Three applications of machine learning methods in corporate finance

Movaghari, Hadi (2024) Three applications of machine learning methods in corporate finance. PhD thesis, University of Glasgow.

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This thesis focuses on three applications of machine learning methods in corporate finance. The first two applications (Chapter 2 and 3) are dedicated to two applications of double (or debiased) machine learning (DML) on corporate cash holdings, and merger returns, respectively. The third application (Chapter 4) is related to empirical evaluation of the heterogeneous impacts of cost of carry on cash holdings using the causal forest (CF) method. I also provide a comprehensive introduction to machine learning techniques and the potential benefits that these methods can bring to enhance the effectiveness of data analysis in the field of finance (Chapter 1). The motivation for using DML is the existence of a large number of explanatory variables in the relevant literature. The increase of features in a system probably causes a high degree of non-linearities and hidden complex inter-relationships between covariates. Traditional machine learning methods which rely on the linearity assumption, like LASSO, cannot handle these ill-conditions. Another weakness that such traditional methods suffer from is omitted variable bias. This means that variables that are probably relevant in predicting the dependent variable are left out due to model selection mistakes. The DML method allows the modelling of non-linearities by incorporating specialized machine learning methods like gradient boosting method. In addition, it resolves the omitted variable bias of naïve estimator through double usage of machine learning methods in the step of nuisance functions estimation. The motivation for using CF is that we aim to examine the possible heterogeneity at the firmlevel, instead of estimating the average relationship across all firms. In fact, CF is a random forest based method to examine the possible heterogeneity at the level of individuals. Although such heterogeneity can be detected by conventional approaches such as subsample analysis, such an approach has two shortages: data snooping bias and preventing the development of new theories given sample partitioning based on previous knowledge. CF is a technique to address these challenges. In addition, as a nonparametric method, it does not require the linearity assumption unlike conventional methods. Chapter 2 compares the relative importance of potential drivers of cash increase among US industrial firms utilizing DML method. The results show that tangible assets and R&D spending have statistically significant and economically important effects on cash holdings. Cross-sectional analysis illustrates that debt maturity and cost of carry have lost their importance over the years, while intangible assets have become more important. The ranking of drivers is not specific to healthcare and technology sectors, which have recorded the highest increase in cash. The obtained results are robust to alternative machine learners (gradient boosting method, LASSO, regression trees), cash proxies and estimation methods. These findings have important implications for policymakers regarding the reasons for the slow recovery from the Great Recession. Chapter 3 investigates the informational value of mergers and acquisitions (M&A) return determinants within a short window around the announcement date using DML technique. The results support the predominant role for variables that are assumed to mitigate information asymmetry (e.g., target’s number of analysts, and investment advisors for bidder and target) in M&A deals. It also provides strong evidence regarding the significant effect of high-tech deal indicator, which is closely related to the issue of information asymmetry. The obtained results are robust to different benchmarks (random benchmarks and commonly used ones), alternative machine learners (LASSO, gradient boosting method, and regression trees), and windows of different lengths around the announcement date (CAR(−1, 1), CAR(−4, 4)). Overall, findings affirm the prevalence of irrelevant predictors in M&A literature, underscoring the necessity for developing new theories to identify potential predictors in explaining M&A returns. Chapter 4 examines the heterogeneity in the effect of cost of carry on cash holdings using the causal forest method. Studying the money demand function at firm level, rather than at the average level, it provides evidence that the density of cost of carry effects with entirely negative values during the 1970s and 1980s have been moving into positive territory since the 1990s. This suggests that the breaching of the Baumol-Tobin model’s postulation is more relevant in modern times, with low interest rates. Firm size and net working capital are the most important features responsible for causing the heterogeneity in the cost of carry effect. Particularly, firm size exhibits a hump-shaped effect on the elasticity of cash to cost of carry rather than a simple linear effect, contradiction to existing literature. These results remain robust to alternative cash measures and are not driven by omitted variable bias. These findings suggest that policy makers should track the distributional impacts of opportunity cost of money over time to better evaluate the evolution of monetary policy.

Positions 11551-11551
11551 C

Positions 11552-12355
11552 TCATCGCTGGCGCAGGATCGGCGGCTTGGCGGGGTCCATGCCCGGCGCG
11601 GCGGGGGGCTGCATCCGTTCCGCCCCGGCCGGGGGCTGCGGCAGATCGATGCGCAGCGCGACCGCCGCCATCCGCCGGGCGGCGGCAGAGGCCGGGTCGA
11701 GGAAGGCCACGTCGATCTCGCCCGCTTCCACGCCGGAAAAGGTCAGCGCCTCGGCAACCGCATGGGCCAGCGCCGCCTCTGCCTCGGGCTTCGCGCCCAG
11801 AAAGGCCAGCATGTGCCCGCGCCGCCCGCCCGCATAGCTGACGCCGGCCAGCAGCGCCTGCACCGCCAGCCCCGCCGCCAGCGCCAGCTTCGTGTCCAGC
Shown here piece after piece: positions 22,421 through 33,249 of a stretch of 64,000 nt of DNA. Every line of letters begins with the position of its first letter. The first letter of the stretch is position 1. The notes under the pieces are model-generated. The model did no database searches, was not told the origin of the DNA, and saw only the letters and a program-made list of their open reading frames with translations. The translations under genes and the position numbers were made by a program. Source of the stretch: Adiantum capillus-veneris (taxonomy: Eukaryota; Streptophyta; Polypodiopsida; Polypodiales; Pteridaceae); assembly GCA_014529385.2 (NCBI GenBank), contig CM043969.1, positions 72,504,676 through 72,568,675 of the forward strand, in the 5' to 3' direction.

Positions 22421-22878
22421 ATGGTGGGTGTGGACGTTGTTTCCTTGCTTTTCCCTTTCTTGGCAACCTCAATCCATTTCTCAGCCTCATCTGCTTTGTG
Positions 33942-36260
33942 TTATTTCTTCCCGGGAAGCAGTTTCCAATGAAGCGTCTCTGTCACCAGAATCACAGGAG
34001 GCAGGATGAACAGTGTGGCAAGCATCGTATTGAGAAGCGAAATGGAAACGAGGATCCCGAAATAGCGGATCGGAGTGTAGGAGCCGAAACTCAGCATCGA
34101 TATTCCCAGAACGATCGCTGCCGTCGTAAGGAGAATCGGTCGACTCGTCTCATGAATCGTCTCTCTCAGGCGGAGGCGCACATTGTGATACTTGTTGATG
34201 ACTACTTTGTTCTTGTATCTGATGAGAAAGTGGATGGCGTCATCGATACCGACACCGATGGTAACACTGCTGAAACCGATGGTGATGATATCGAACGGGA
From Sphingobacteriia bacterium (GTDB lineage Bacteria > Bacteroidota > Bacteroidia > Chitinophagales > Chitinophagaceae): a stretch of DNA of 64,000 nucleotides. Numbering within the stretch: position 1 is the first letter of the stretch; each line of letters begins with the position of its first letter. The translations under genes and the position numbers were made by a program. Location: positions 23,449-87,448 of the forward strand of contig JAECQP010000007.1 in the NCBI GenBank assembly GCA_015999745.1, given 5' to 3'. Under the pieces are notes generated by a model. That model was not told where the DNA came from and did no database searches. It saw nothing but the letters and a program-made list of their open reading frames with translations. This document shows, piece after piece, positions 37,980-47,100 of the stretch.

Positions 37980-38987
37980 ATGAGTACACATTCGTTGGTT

Item Type: Thesis (PhD)
Qualification Level: Doctoral
Additional Information: Grant number/references: College of Social Sciences (CoSS) PhD Scholarship.
Subjects: H Social Sciences > HG Finance
Colleges/Schools: College of Social Sciences > Adam Smith Business School
Supervisor's Name: Vagenas-Nanos, Professor Evangelos and Sermpinis, Professor Georgios
Date of Award: 2024
Depositing User: Theses Team
Unique ID: glathesis:2024-84298
Copyright: Copyright of this thesis is held by the author.
Date Deposited: 07 May 2024 08:59
Last Modified: 08 May 2024 07:31
Thesis DOI: 10.5525/gla.thesis.84298